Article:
Child care providers need to do their research on unions, legislation

To the editor:

Minnesota Family Child Care Providers are once again fighting against the effort to unionize their small businesses. Two new bills, House Bill HF 950 and Senate Bill SF 778, were introduced Feb. 25.

I urge providers to research the bills. Talk to the parents in your child care, your friends, family and neighbors and get their support. Have them contact the Legislature as well.

“This bill will allow unions to represent you and your business, even if you don’t want them to. This bill also denies providers the right to a secret ballot election if the union collects more than 50 percent of the union authorization cards they have been collecting. It is unclear if they will be allowed to use the cards collected as far back as seven years ago. If the union is unable to collect the majority, they can present 30 percent of the cards and a secret ballot election will be ordered. The only providers allowed to vote would be licensed and unlicensed providers who have received a payment from the Child Care Assistance Program (CCAP) in 12 months prior to the election. This would eliminate at least two thirds of the licensed professionals. The number of unlicensed providers far outnumbers the licensed professionals so even if every licensed provider votes no, the unlicensed providers could still tip the election in the unions favor.”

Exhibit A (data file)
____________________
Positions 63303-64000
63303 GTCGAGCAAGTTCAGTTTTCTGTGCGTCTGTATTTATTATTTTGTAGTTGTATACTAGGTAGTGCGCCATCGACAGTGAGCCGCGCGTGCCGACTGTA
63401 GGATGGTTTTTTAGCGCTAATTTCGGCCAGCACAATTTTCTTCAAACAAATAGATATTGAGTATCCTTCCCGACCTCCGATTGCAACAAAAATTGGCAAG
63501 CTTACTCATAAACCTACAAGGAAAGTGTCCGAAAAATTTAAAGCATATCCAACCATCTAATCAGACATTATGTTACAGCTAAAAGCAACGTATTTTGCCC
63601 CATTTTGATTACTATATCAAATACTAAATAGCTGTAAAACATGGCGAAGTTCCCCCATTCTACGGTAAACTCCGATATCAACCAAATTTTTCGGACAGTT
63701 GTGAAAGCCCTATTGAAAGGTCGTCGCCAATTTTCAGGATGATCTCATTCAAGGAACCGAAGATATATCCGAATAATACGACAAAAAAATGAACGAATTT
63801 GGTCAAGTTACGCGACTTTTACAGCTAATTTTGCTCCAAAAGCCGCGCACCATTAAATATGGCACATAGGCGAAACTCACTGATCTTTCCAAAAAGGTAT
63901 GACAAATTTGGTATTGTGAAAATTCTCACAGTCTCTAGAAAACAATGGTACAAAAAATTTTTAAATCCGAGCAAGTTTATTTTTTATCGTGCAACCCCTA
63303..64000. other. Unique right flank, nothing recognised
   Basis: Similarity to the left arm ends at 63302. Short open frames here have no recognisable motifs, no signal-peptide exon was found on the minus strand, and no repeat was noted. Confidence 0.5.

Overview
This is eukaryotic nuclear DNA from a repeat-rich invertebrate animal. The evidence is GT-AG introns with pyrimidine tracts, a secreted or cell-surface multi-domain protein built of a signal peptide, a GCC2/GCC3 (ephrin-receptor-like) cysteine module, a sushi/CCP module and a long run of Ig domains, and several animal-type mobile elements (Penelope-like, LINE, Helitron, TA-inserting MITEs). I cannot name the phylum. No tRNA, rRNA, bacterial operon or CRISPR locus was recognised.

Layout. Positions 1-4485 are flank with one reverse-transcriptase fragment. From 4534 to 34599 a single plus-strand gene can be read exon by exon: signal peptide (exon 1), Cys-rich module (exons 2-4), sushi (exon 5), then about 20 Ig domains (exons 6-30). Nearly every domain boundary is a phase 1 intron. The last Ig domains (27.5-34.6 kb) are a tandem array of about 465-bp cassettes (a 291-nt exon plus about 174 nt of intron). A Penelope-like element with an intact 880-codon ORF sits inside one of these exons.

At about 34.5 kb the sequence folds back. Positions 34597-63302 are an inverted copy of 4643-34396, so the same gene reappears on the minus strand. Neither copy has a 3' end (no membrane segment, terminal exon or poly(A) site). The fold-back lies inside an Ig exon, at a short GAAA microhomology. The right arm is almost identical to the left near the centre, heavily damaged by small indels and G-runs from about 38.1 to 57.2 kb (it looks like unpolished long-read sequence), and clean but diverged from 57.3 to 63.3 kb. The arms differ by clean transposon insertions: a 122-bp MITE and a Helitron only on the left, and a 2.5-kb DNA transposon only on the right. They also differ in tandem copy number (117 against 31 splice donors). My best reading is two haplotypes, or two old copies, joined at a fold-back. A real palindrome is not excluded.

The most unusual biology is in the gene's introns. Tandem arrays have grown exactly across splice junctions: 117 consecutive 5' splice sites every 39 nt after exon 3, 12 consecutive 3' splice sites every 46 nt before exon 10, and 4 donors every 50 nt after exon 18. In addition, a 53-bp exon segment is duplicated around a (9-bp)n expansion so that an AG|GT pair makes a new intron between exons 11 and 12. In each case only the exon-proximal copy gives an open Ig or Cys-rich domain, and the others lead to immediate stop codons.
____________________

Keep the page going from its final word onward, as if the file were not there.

There will be fees associated with a union. These fees will be garnished from subsidy payments if you care for families using CCAP. If you decide not to join the union there is a “Fair Share” fee that will also be taken from any subsidy pay you receive. It is time to get the word out, before providers innocently sign cards they are told are for more information, but are really agreement for a union.

I also urge small business owners to do their research and contact the Legislature. They need to hear from all of us. One important thing I want to pass on, the wording in the bill: Subd. 2. Employer of record. For the purposes of chapter 179A, the state is the public employer of record for family child care providers. If they are able to get that wording passed, how long will other small businesses be safe from being forced to unionize and having the state as their employer?

Jen Shaffer

Sole Proprietor

Footsteps In Growing Daycare